Linked by Thom Holwerda on Thu 7th Jul 2011 17:36 UTC, submitted by vivainio
Linux Linux.FR has an interview with Lennart Poettering of PulseAudio and systemd fame (among others). Regarding PulseAudio: "I can understand why people were upset, but quite frankly we didn't really have another option than to push it into the distributions when we did. While PulseAudio certainly wasn't bug-free when the distributions picked it up the majority of issues were actually not in PulseAudio itself but simply in the audio drivers. PulseAudio's timer-based scheduling requires correct timing information supplied by the audio driver, and back then the drivers weren't really providing that. And that not because the drivers were really broken, but more because the hardware was, and the drivers just lacked the right set of work-arounds, quirks and fixes to compensate for it."
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RE[3]: Broken audio hardware
by r_a_trip on Fri 8th Jul 2011 09:37 UTC in reply to "RE[2]: Broken audio hardware"
r_a_trip
Member since:
2005-07-06

Personally I am obviously still a devoted Linux user, but these things should not happen with a professional OS. Even if the changes were ultimately beneficial, the chaotic process through which pulse audio was released is unfortunately a set back to the credibility of a reliable OS. It is exactly this sort of mismanagement that fuels the cry that linux is not ready for the desktop.

< elitist ass > It separates the men from the boys. < /elitist ass >

For me the part in bold is what counts. Progress is painful. I've been using Linux since 1998 and there have been bumpy rides, but the system always got better, even after a temporary regression.

It is in the nature of people to bitch and moan about temporary setbacks. Look at the abuse we all gave MS over Vista. Now that Vista has been thoroughly polished and re-released as Windows 7, where are the cries now? Not to be heard. Yet vista was necessary to get to Windows 7. (Yes, a Linux user can praise MS...)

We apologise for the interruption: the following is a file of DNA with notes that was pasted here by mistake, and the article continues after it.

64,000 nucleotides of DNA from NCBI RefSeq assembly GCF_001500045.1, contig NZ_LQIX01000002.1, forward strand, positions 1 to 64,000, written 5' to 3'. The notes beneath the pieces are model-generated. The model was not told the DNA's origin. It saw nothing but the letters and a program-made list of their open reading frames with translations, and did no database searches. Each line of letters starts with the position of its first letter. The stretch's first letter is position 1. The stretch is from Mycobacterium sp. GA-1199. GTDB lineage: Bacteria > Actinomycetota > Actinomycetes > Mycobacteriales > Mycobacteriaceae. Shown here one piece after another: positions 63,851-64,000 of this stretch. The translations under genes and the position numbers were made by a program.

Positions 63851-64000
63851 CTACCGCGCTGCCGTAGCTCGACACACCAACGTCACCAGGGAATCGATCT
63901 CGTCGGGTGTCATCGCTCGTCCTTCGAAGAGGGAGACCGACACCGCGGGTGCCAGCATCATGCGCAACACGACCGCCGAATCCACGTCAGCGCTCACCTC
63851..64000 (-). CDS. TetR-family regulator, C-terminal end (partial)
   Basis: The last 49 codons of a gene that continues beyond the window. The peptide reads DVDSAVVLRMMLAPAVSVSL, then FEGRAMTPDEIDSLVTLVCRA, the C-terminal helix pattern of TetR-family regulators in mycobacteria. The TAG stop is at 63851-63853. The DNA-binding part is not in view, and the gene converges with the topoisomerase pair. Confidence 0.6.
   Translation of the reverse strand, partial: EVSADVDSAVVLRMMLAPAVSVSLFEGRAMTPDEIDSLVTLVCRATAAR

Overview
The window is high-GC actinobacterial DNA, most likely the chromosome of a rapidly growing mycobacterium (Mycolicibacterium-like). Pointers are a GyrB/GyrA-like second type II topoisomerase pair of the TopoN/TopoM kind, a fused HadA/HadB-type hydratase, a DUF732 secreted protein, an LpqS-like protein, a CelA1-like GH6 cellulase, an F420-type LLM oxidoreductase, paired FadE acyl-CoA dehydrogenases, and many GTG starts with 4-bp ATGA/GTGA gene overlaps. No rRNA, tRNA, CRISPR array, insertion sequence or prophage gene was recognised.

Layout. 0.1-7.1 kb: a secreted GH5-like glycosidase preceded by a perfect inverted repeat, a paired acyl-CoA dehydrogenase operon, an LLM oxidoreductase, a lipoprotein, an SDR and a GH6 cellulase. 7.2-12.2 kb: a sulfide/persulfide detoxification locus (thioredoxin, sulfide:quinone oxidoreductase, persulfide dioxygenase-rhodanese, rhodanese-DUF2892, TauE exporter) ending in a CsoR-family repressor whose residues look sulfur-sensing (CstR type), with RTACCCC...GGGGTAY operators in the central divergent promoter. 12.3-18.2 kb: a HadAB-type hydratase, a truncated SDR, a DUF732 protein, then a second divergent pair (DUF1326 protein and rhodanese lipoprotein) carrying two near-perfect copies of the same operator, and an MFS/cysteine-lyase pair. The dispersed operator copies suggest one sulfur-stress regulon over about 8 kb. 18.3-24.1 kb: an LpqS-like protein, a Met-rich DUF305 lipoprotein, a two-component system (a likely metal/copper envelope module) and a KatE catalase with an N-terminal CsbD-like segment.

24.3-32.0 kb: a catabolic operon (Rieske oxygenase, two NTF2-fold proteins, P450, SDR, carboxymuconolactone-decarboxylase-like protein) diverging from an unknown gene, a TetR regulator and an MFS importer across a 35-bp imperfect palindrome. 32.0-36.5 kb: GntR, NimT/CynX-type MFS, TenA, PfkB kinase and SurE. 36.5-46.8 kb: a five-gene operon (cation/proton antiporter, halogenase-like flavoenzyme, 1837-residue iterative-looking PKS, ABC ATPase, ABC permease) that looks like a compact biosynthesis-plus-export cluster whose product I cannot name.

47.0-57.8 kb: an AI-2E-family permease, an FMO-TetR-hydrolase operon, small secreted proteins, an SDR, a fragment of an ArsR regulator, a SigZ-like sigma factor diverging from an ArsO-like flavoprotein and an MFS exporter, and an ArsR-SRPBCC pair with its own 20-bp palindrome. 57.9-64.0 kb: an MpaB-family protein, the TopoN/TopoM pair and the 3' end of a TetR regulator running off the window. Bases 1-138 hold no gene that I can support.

If you can't be on the bleeding edge, curb your updateritis and stick with a long time support release without the problematic feature. There are enough enthusiasts out there to iron out the kinks, before anyone needs to get near a new, bleeding edge feature.

Linux at least has the luxury of a few bazzilion distro's, so there should always be one with the right feature set. MS didn't have that luxury with Vista.

Reply Parent Score: 8

RE[4]: Broken audio hardware
by Alfman on Fri 8th Jul 2011 20:20 in reply to "RE[3]: Broken audio hardware"
Alfman Member since:
2011-01-28

r_a_trip,

"For me the part in bold is what counts. Progress is painful. I've been using Linux since 1998 and there have been bumpy rides, but the system always got better, even after a temporary regression."

But I strongly disagree with the notion that progress has to be painful. There was no technical reason in this case to make it so painful.

If a for-profit (non-monopoly) company were to do this regularly with it's product lines, then it would likely have irate customers who would be inclined to do business elsewhere. I would add that the company even deserves to loose business.

I'd seriously like to know why linux is different? (yes, I know it's free).


"It is in the nature of people to bitch and moan about temporary setbacks. Look at the abuse we all gave MS over Vista. ... Yet vista was necessary to get to Windows 7. (Yes, a Linux user can praise MS...)"

Wow, I'm astonished to hear this. If microsoft wasn't a monopoly with strong staying power, this would have put it out of business. Vista was not ready, and microsoft deserved all the criticism it received.

"If you can't be on the bleeding edge..."

The problem isn't with the bleeding edge in my opinion, it's that compatibility with the existing model was almost deliberately broken.

Reply Parent Score: 2